Test Drive: Porsche 911 GTS Cabriolet

Porsche has constantly improved their venerable 911 over decades of development and for many hardcore car enthusiasts; it’s the only sportscar that really matters. Porsche has also managed to offer a wide range of 911 models to their customers, from the base Carrera coupe to Cabriolet, Targa and all-wheel drive versions, which are all available with the flat-six engine in different states of tune. Porsche also mixes and matches these various iterations, with no less than 18 different 911 models currently available that range from around $82,000 to $172,000 in price and from 350 to 530 horsepower. This is not even considering the hardcore GT3 and GT2 models, which are in-between models and not officially available right now. There’s not a bad one in the bunch, but I grew particularly fond of the GTS version after driving it for a week.


The GTS version of the 911 sits right in the middle of the 911 model range when it comes to price and power, and is more aggressive in appearance than the base model 911. It borrows the wider fenders of the Carrera 4 all-wheel drive model and also has a wider track (by 1.26 inches) for greater stability. Engine modifications to the GTS models result in 408hp, with additional flavor added with a sport exhaust, RS Spyder center-lock wheels and Alcantara interior trim. Porsche found the extra power for the GTS models by redesigning the intake manifold, modifying the cylinder head and tuning the engine electronics. The engine tuning also resulted in the 310 lb-ft of peak torque arriving at a lower 4,200rpm for better drivability.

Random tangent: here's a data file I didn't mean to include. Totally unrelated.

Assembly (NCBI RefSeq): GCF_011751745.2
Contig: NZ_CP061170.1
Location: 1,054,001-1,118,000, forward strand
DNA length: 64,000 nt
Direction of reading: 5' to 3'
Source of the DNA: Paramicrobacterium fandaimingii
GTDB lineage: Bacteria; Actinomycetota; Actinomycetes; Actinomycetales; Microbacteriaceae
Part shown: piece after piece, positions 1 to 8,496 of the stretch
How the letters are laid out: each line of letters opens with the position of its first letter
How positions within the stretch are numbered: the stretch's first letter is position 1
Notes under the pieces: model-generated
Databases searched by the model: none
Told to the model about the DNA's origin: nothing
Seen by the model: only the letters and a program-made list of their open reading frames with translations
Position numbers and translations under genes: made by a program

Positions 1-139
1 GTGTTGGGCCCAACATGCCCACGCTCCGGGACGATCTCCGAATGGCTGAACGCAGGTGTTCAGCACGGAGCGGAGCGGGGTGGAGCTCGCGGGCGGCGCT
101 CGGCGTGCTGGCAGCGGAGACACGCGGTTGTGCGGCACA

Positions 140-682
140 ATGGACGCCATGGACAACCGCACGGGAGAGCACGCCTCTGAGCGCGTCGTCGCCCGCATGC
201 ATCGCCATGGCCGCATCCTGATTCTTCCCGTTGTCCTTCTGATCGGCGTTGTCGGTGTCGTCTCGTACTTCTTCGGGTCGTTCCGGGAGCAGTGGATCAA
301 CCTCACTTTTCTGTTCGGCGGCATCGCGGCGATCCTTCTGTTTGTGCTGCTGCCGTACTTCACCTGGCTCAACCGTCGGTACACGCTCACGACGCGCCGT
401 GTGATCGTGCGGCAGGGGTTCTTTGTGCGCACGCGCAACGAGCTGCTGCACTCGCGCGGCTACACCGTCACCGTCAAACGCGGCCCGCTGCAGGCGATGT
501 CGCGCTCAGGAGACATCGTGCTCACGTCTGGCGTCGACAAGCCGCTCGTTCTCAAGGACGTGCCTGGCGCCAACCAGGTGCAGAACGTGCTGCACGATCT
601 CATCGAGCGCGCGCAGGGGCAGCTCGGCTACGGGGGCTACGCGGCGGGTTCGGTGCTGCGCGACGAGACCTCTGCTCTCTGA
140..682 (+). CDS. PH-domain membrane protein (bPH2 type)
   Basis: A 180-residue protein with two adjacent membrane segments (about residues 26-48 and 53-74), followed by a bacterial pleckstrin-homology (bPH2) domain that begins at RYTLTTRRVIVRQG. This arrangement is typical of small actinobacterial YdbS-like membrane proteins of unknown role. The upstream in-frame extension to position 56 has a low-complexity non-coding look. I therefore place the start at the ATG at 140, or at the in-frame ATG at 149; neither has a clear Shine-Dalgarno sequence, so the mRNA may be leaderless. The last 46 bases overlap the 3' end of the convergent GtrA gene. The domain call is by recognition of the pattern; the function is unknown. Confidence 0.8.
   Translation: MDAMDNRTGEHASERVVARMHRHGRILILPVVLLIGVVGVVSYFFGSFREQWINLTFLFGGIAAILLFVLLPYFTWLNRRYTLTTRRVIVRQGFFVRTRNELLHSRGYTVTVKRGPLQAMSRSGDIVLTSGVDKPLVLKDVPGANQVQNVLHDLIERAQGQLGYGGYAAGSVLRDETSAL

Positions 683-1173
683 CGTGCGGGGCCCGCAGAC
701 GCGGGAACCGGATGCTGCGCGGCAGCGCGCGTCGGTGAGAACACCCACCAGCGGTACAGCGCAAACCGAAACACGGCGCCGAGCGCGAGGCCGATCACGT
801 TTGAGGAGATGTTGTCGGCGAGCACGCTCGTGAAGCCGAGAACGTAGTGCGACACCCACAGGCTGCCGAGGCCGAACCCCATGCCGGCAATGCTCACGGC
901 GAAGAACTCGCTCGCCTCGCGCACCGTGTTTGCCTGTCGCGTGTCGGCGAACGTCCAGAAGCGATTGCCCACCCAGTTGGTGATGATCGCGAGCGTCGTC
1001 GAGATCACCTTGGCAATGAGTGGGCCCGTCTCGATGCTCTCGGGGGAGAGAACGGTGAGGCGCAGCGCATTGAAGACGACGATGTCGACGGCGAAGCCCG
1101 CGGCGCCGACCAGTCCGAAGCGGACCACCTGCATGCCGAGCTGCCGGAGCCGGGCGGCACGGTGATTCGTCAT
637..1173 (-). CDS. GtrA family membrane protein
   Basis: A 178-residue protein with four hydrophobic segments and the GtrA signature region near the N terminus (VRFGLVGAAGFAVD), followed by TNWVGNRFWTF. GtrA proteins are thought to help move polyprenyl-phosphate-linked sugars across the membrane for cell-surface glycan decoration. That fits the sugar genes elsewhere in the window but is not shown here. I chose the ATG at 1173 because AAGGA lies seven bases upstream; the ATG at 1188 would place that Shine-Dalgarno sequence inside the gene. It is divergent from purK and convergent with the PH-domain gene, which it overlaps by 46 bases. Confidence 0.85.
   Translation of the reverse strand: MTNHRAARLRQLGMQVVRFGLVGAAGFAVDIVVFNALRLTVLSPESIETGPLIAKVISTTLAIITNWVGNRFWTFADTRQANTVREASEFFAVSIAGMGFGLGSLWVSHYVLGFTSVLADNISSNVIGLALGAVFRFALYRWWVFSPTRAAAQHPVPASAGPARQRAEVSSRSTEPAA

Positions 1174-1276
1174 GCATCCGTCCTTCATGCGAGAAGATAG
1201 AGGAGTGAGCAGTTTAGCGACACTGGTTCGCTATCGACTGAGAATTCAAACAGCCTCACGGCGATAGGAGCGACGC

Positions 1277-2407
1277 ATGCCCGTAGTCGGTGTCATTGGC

The GTS is available in both coupe and cabriolet versions. Our test car was supposed to be a coupe, but I ended up with a cabriolet after some scheduling changes made the coupe unavailable. Honestly, I initially reacted with a bit of disappointment. I have always loved the 911, but am not really a fan of open cars, as I don’t like the feeling of being on display to everyone that’s nearby (especially in a car like this) and would rather have the added stiffness and body integrity of a coupe. When it comes to sportscars, I would also rather drive a car that could go on the track, and most track-day organizations don’t let cabriolets participate. Our test car was also fitted with the PDK dual-clutch transmission, the Sport Chrono Package Plus and some other options that brought the price to $127,565. The base price on the GTS Cabriolet is $112,900, and you can also get a Carrera 4 GTS Cabriolet with all-wheel drive for $120,100.

Aside from my personal feelings about cabriolets, the 911 GTS is a beautiful car. The 911 design works well as an open car with the top up or down, and the wider fenders and motorsport-inspired wheels give it an aggressive appearance. Inside, the cockpit couldn’t be mistaken for anything other than a Porsche 911, and I really liked the Alcantara-trimmed seats and steering wheel. One thing I didn’t like about the interior of our test car was the stopwatch that is mounted on top of the dash. It has a bit of a tacked-on appearance and we can’t think of too many serious drivers that would actually use it. It comes as part of the Sport Chrono Package Plus, which has other very useful features besides the stopwatch. The package also includes the “Sport” button on the dash, which sharpens throttle response, offers more aggressive shifting with the PDF transmission and raises the PSM (Porsche Stability Management) threshold.